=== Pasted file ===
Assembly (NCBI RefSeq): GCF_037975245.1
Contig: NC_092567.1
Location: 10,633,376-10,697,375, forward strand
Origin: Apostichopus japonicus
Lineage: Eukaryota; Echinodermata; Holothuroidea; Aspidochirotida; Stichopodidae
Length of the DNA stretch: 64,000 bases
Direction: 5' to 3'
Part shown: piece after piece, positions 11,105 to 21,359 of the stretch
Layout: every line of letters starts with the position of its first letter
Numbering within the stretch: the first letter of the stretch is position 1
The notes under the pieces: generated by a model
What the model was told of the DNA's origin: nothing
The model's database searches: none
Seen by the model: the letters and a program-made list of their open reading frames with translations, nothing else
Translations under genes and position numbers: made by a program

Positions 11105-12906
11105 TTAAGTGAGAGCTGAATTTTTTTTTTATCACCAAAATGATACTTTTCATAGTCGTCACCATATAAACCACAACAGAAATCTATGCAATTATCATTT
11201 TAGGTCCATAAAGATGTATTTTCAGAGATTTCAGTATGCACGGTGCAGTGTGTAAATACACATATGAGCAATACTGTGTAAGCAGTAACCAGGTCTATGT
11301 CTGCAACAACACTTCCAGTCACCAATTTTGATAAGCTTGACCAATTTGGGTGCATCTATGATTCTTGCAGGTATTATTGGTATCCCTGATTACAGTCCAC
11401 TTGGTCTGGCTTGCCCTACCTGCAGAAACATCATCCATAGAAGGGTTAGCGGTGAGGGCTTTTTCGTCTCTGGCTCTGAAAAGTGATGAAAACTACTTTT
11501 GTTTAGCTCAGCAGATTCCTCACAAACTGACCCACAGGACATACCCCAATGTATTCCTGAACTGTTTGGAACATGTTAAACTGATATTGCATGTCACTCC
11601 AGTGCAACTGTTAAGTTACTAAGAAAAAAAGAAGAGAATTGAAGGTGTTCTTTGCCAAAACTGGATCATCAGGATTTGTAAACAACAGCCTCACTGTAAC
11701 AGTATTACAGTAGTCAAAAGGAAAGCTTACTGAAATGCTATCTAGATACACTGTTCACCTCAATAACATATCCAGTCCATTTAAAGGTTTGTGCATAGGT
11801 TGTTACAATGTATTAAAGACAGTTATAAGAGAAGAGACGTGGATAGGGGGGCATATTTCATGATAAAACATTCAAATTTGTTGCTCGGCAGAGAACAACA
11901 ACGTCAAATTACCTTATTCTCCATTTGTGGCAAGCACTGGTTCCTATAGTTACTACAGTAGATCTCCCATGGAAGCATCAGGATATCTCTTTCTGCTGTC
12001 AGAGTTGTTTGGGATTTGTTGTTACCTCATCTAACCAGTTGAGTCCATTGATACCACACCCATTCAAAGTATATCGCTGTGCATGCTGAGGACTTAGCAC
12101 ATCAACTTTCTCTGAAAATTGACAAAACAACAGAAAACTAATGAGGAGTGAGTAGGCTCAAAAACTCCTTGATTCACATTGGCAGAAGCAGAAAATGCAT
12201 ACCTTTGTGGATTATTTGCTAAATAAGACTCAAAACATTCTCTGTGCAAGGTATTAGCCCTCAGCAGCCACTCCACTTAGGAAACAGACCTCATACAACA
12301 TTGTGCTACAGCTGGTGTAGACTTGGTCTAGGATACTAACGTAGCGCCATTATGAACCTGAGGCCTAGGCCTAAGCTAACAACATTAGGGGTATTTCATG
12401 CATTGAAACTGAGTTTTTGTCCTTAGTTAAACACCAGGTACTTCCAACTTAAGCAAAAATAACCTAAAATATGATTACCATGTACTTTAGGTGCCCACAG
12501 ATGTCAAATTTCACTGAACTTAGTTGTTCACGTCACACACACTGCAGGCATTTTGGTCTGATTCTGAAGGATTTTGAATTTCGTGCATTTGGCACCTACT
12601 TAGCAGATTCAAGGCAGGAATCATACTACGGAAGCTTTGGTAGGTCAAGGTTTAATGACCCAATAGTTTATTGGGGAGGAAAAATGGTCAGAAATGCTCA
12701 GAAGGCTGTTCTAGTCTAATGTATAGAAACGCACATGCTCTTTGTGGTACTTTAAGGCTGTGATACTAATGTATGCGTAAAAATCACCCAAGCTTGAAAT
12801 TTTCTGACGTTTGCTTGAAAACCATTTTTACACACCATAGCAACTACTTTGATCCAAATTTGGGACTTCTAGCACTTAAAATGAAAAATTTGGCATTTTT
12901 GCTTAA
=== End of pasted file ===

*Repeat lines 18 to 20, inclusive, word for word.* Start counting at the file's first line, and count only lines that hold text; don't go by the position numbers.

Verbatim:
11201 TAGGTCCATAAAGATGTATTTTCAGAGATTTCAGTATGCACGGTGCAGTGTGTAAATACACATATGAGCAATACTGTGTAAGCAGTAACCAGGTCTATGT
11301 CTGCAACAACACTTCCAGTCACCAATTTTGATAAGCTTGACCAATTTGGGTGCATCTATGATTCTTGCAGGTATTATTGGTATCCCTGATTACAGTCCAC
11401 TTGGTCTGGCTTGCCCTACCTGCAGAAACATCATCCATAGAAGGGTTAGCGGTGAGGGCTTTTTCGTCTCTGGCTCTGAAAAGTGATGAAAACTACTTTT